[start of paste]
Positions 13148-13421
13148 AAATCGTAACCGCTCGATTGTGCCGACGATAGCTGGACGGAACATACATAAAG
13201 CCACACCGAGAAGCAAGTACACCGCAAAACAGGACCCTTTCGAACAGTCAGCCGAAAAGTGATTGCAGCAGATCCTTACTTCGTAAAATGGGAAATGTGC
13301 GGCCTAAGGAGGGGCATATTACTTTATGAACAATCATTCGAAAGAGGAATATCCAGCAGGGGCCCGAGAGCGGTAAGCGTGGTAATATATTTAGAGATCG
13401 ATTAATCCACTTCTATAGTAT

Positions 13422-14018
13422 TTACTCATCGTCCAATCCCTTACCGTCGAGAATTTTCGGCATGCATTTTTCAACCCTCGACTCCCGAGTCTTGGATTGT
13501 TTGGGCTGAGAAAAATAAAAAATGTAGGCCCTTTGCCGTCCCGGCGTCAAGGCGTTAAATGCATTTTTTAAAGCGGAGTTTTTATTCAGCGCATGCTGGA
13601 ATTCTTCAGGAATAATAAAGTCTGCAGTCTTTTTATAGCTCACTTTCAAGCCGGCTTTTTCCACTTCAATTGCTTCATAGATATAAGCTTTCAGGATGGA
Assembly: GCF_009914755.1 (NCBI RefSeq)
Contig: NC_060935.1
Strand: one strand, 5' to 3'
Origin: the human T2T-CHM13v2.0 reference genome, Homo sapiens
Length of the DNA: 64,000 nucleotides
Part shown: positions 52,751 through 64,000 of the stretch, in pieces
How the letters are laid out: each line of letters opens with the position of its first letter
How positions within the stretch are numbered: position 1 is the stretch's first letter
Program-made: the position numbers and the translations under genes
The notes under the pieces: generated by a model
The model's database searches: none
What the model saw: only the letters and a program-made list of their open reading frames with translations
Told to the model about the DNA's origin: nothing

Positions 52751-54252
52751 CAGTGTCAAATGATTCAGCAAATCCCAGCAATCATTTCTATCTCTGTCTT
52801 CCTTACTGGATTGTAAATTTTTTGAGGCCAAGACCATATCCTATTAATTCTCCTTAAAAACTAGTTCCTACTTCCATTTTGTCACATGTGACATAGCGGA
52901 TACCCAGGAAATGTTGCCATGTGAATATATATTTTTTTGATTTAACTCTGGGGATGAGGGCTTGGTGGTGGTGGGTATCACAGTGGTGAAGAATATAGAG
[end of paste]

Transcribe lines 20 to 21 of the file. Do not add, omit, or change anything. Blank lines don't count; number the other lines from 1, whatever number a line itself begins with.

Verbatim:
The model's database searches: none
What the model saw: only the letters and a program-made list of their open reading frames with translations